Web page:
Wang began his Great Criticism series of large-scale paintings in 1990, taking socialist and consumerist iconography and bluntly jamming them together. The works, painted in oil on canvas, are not as large as advertising billboards but by being on average two metres tall by two metres wide, they have a commanding presence. They are generally painted in the blocky style of the earlier posters from the 1960s, but sometimes the outlines appear more faded than the originals, implying the passing of time. At times Wang also changes the colour scheme altogether, using greens or blues, giving the images even more of a ‘Pop’ feel to them. He also covers the works in hundreds of little numbers in repetitive sequences, like barcodes or serial numbers — perhaps a reminder that his art is a product which needs cataloguing. In an interview with Charles Merewether, he explained that the central point he wants to express is “the ideological antagonism that exists between western culture and socialist ideology. The significance of this antagonism has more to do with issues in cultural studies than simply art in and of itself.”
For Wang Guangyi, growing up during the Cultural Revolution with such powerful poster design all around him meant that visual art and social issues were inseparable. He doesn’t look back on the Cultural Revolution as either a ‘good’ or ‘bad’ thing, but rather as something “meaningful” which provided a “visual modality” for him to work with. That visual modality has changed completely as China has become the last great untapped market for Western companies. Meanwhile, the younger generations of Chinese people crave Western goods and designer brands as much as their Japanese counterparts. By 1995, a nationwide consumer survey showed that Coca-Cola is the most famous and admired company in China.
Brand names such as Coca-Cola and Marlboro have become, as Wang puts it, “highly socialized” in China, and it is the materialism that they represent which carries the most significance, “because the term is almost revolutionary, at least in China. From as far back as I can remember, materialism and idealism were opposites, antonyms, even antagonistic.”
Materialism, or the desire for commercial success is no longer seen as contradictory to artistic merit, especially for Wang Guangyi. Born into a poor family, he initially fulfilled the cliché of being a struggling artist, but now, like many other artists of his generation, he has joined China’s growing class of nouveau riche. For Wang, the rich nations’ romanticization of the passionate but penniless artist was not something to aspire to; having experienced the reality of poverty for himself, he aimed not just to be an artist, but a rich artist. This seemed to work out rather well, since Chinese contemporary art is in high demand at the moment. More and more galleries introducing Chinese artists are popping up and while the value of the works increases all the time, it is still generally less expensive than Western art. 90% of buyers are from America, Europe or Japan.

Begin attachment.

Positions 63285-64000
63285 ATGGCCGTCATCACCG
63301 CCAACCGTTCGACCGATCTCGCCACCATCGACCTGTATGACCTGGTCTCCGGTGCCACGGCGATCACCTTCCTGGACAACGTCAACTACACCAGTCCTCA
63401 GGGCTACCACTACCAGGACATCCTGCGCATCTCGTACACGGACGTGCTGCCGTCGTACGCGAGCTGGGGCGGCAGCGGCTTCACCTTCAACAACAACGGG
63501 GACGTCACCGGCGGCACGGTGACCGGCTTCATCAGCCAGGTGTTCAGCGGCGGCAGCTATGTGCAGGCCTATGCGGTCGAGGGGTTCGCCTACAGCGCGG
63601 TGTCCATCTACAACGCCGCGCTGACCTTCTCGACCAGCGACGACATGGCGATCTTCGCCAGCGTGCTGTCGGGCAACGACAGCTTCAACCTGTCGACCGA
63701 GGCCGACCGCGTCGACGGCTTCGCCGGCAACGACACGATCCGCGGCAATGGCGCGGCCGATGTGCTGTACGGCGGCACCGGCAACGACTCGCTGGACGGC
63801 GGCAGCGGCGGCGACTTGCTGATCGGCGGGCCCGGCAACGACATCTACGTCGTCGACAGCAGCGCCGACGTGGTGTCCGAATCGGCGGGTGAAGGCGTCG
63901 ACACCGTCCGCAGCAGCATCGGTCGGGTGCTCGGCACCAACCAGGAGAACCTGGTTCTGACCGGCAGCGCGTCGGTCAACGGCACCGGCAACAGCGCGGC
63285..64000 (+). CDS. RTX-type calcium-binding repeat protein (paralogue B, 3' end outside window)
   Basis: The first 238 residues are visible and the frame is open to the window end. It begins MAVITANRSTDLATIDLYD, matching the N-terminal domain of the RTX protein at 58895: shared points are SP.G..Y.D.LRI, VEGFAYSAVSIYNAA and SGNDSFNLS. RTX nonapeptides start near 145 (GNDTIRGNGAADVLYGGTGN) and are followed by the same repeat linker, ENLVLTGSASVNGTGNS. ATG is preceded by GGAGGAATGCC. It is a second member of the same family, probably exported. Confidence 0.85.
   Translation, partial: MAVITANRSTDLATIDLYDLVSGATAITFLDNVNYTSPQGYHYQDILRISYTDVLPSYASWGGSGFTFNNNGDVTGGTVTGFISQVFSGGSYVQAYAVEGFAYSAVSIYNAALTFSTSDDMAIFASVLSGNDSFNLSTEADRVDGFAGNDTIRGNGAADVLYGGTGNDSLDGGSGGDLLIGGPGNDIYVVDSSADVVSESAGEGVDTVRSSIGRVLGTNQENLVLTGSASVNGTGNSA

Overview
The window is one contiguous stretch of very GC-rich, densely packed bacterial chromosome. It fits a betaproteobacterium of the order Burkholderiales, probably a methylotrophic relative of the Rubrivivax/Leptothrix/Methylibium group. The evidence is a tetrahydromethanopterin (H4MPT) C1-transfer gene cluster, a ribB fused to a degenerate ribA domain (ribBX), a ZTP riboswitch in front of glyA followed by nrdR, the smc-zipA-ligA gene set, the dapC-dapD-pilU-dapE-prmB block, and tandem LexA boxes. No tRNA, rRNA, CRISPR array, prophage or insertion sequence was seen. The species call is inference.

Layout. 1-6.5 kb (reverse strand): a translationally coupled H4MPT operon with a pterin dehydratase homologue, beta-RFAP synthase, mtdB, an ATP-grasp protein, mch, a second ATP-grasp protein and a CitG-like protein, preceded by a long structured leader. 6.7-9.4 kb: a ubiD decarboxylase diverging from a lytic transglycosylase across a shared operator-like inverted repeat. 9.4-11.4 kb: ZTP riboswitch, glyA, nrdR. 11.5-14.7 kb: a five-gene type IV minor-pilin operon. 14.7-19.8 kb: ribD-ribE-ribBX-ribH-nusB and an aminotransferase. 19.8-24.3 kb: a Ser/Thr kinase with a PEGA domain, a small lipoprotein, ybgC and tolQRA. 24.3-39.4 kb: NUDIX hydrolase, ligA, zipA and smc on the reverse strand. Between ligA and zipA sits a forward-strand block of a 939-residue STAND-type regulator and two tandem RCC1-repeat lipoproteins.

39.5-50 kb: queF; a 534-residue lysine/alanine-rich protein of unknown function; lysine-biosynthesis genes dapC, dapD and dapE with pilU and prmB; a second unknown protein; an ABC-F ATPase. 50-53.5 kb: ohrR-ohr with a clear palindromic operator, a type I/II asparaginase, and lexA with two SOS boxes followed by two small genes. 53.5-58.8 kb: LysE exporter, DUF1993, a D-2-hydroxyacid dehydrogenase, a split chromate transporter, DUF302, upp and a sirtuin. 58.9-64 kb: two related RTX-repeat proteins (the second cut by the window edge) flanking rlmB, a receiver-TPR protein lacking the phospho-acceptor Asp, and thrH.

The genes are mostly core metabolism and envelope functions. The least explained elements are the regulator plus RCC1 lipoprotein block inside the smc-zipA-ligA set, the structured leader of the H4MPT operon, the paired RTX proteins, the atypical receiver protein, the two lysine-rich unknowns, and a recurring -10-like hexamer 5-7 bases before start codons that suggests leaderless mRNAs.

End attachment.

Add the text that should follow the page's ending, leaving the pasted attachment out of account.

Apart from issues of disposable income, what is it about Chinese contemporary art that appeals to non-Chinese buyers? In Wang Guanyi’s case I suspect it’s because his paintings are open enough to interpretation to appeal to a broad range of art lovers. By putting together two sets of imagery that are instantly recognisable as Chinese and Western, they work at the most raw visual level: you don’t need to be an expert on China to understand what’s going on here. But the more people know about China, the more they can read into the work.
More recently, Wang has shifted the focus of some of the paintings from brand logos to the names of artists like Warhol and Beuys, who he says had a huge impact on him. Chinese artists have often faced the criticism that they are merely imitating the ideas and techniques of Western artists. I don’t think this accusation makes sense: it doesn’t matter what techniques Chinese artists use, they are addressing issues which face Chinese society. And given that Chinese society is ‘westernising’, isn’t it appropriate for them to refer to Western art and design?
It remains to be seen what Wang Guangyi will do next and where contemporary Chinese art will go. The Chinese contemporary art scene essentially pivots around the semi-industrial area of Danshanzi in north-eastern Beijing and the Moganshan Road area of converted warehouses near Shanghai Station, but these communities of galleries, artists’ studios and shops are both at risk of corporate redevelopment.
For the time being, with the Beijing Olympics in 2008 and the Shanghai World Expo in 2010, the Chinese government recognises that in order to be considered a world class host of international events, they need these cultural areas, so their future appears to be safe for the time being. But even if they should close down, there is no doubt that artists like Wang Guangyi will continue to find ways of showing their work and expressing their views about their rapidly changing society.